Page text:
Janice Boekhoff


Did you know that measles is ranked among the most contagious viruses? The virus is spread not just through contact, but also through the air. Scientists estimate that one sick person can easily infect 20 other people. In fact, the measles virus can hang suspended in the air for several hours. This means you could get infected by walking into an empty room where someone with measles had spent time hours earlier, never having laid eyes on the person who infected you.

Take all that into account and add in the fact that 90% of the people infected will become sick and it equals one dangerous virus. Measles can cause pneumonia and encephalitis (inflammation of the brain), both of which can be fatal. For those who avoid the fatal complications, measles can cause deafness, high fevers, rash, and ear infections.

This disease was eliminated from the United States in 2000 due to high vaccination rates, which means outbreaks no longer originate from here. The recent outbreak in December 2014 at Disneyland was an imported case of measles brought by a traveller. Worldwide, there are still about 20 million cases of measles. In 2013, approximately 145,000 people died of the disease. We may think we are insulated from this health issue here in the U.S., but the Disneyland outbreak shows us how vulnerable we are in this age of worldwide travel.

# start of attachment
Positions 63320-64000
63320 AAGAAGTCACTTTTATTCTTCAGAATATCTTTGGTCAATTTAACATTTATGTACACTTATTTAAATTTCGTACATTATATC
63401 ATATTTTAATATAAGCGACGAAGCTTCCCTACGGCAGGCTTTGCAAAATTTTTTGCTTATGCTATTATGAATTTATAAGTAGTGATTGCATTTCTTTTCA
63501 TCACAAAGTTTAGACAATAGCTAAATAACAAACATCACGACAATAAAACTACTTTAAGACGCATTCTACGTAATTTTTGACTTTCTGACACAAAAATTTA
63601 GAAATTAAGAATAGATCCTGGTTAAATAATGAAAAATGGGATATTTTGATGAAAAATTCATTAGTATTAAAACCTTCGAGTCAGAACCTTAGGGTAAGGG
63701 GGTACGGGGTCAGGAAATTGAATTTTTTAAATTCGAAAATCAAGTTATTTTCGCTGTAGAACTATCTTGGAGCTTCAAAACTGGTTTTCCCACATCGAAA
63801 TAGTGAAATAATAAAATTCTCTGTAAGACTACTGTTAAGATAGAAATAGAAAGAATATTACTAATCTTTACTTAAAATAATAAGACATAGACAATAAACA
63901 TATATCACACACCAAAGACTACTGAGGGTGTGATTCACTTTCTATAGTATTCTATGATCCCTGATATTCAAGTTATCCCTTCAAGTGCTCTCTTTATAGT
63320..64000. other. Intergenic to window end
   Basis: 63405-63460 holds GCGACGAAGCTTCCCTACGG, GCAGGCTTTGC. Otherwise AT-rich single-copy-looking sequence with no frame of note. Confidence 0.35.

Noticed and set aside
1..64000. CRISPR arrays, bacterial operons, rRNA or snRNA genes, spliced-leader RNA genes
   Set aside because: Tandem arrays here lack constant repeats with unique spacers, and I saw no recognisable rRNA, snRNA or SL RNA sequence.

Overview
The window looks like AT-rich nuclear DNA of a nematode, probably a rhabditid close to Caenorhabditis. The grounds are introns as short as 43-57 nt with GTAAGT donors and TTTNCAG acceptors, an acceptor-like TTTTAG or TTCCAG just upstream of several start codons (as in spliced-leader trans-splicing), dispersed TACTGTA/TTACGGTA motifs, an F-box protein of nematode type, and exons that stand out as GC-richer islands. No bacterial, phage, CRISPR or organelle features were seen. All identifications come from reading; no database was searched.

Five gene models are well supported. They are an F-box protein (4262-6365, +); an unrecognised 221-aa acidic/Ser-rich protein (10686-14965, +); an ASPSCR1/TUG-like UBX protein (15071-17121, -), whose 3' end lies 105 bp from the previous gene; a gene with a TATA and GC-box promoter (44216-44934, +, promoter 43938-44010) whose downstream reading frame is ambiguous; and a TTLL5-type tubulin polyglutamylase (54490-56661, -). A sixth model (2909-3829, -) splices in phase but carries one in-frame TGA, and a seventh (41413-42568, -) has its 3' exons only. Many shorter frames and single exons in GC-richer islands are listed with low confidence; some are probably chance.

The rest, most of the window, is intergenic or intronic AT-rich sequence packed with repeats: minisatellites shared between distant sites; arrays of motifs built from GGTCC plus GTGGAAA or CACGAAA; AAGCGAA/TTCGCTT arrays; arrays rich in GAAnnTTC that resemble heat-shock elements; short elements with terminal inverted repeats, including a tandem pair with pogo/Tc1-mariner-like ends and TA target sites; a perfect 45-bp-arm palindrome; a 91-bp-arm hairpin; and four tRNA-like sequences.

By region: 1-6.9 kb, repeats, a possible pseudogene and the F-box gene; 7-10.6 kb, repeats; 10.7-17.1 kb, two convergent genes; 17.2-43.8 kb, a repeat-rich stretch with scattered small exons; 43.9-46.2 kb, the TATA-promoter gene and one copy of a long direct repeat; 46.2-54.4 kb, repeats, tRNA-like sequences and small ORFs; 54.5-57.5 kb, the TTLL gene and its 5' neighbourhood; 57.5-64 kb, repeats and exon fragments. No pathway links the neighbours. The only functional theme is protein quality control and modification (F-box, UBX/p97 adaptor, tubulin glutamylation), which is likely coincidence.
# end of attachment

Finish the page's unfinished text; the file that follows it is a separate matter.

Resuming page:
In recent years, some people have refused to vaccinate their children due to fears of autism. These fears were based on a 1998 study linking autism to vaccination, but this study was proved fraudulent and was retracted. The Chief Science Officer for Autism Speaks says on the website: “Vaccines do not cause autism. We urge that all children be fully vaccinated.”

Viruses like measles are an unfortunate part of our broken world. But God gave us the ability to fight back against these broken bits of DNA using vaccines. The bottom line is vaccines save lives. We can’t afford to lose the battle against diseases like this one.

Please remember to get vaccinated and to vaccinate your children. The consequences are far worse, not just for you and your kids, but also for those around you that they could infect.

What do you think? Are vaccines worth the risk?

Reference: http://well.blogs.nytimes.com/2015/02/02/measles-perilous-but-preventable/?_r=0

Photo Credit: N04/15837608614″>Vaccination via photopin (license)

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